Yesterday was uncharacteristically warm, topping off at over 60 degrees with tons of sunshine and practically no wind. Given that D.C. has been in the 20s and 30s since Inauguration weekend, this random burst of warmth was quite welcome. I wore a dress for the first time in ages and gave my wool coat a break as I opted for a vest.
Don’t get me wrong; I love cold weather. But cold winter days have a tendency to put me in a rut, both wardrobe-wise and foodwise. Not only do I pile on layer upon layer of sweaters and coats, but I also feel like I need hearty, filling food to cope with the season. The problem is that most comfort food consists of rich stews, roasted chickens, and lentil- or bean-filled chili or soup. Needless to say, one gets really sick of eating the “brown” food group most of the time, and yesterday’s weather was the perfect reason to break this habit.
I tried to stick to winter-friendly ingredients–things that you can find in plentitude during the cold season. The crunchy kale pairs well with the bold flavor of blood oranges and the sometimes sharp bites of fennel. Plus, combining blood orange juice with sherry vinaigrette produces a dressing with the perfect amount of tang. And–personal health plug–this salad is packed with vitamins and antioxidants. Total win.
So here’s to incorporating color into your winter menu. Happy eating.
** Side note: I’ll post the promised Smitten Kitchen side dish on Friday. I just thought the weather called for a salad post!
Continuing on my Spanish food kick, the second dish from dinner the other night (and hands down my favorite part of the meal) was a salad that I first had during Sam’s and my trip to Jaleo. Sam had told me about it before we went and insisted that we order the dish. As previously mentioned, I love fennel in pretty much any form. Hand me a bulb and I will eat it raw. This salad, followed closely by some delicious roasted onions, were my favorite tapas/dishes of the night (and that’s a difficult title to win at Jaleo).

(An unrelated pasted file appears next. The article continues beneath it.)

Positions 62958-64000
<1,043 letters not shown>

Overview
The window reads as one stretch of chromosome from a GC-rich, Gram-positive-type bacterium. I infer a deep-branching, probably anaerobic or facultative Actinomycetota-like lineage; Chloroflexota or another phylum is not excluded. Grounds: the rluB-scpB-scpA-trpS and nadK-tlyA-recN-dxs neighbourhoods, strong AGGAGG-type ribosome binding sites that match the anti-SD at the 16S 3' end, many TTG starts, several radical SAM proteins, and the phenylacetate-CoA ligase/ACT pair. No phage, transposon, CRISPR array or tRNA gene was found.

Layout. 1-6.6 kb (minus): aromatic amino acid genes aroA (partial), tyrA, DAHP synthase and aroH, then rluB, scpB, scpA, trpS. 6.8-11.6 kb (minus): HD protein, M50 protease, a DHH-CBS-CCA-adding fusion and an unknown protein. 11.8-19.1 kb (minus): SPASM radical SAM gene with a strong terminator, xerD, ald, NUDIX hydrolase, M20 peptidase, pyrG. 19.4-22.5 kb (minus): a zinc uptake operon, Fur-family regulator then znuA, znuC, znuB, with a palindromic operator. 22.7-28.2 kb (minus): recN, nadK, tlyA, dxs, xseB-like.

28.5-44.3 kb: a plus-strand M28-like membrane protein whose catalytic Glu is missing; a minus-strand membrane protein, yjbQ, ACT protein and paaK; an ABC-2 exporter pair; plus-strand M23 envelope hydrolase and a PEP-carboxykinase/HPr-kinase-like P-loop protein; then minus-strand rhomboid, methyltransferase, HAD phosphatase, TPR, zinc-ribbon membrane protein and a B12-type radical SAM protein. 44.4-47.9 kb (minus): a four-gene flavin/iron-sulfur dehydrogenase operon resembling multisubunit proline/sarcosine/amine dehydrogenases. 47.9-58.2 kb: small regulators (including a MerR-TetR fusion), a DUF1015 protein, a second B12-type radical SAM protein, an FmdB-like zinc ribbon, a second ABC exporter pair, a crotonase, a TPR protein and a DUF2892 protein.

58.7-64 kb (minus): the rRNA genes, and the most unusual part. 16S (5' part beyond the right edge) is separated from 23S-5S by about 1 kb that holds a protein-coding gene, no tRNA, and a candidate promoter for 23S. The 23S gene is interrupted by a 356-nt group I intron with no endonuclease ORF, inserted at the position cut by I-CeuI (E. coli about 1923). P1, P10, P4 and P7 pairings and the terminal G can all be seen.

The flavors in this salad are fantastic. The heartiness of the walnut and the apple were the perfect tint of winter which, combined with the fennel and chives that reminded me of early spring, made for the perfect “transition salad” between seasons. Ideally, you should probably slice your fennel and perhaps your apple on a mandolin. Being a poor law student, I don’t have one of those. That being said, slicing both really thinly with an extremely sharp knife did the trick for me. This also kept pretty well in the fridge and made for a great side salad at lunch the next day. Also, be sure to slice your apple last, as that will preserve it’s color.
On another note: my friend Sam is off to Italy for four months of culinary school and an internship. If you’d like to keep up with travels and culinary adventures, be sure to check out her blog at travelingwithmymouthfull.wordpress.com. Happy eating!
I’ve come to the conclusion that fennel is one of the most under-appreciated vegetables. Raw, it tastes like slightly nutty licorice. I love its crunchy texture, and it tastes great eating as pinzimonio–the Italian tradition of dipping fresh vegetables into olive oil, vinegar, and, sometimes, a little seasoning. That being said, it’s great cooked as well. The licorice flavor mellows out and, when baked, the bulb becomes so tender that it literally melts in your mouth.
When buying fennel, make sure you look for clean, white bulbs with no bruising and dark fronds that have not wilted. When cooking, discard the green stems and the fronds. You can save the fronds for a salad or insert both stems and fronds into the cavity of a roast chicken for a different flavor (my mom is particular fond of using them this way). Today’s side dish takes mere minutes to put together, and you can prep the rest of your meal while it bakes. The recipe is also easy to halve if you are cooking for fewer people.
I also recommend giving David Rocco’s website a look. He has some fantastic recipes that they are very authentic and pretty simple!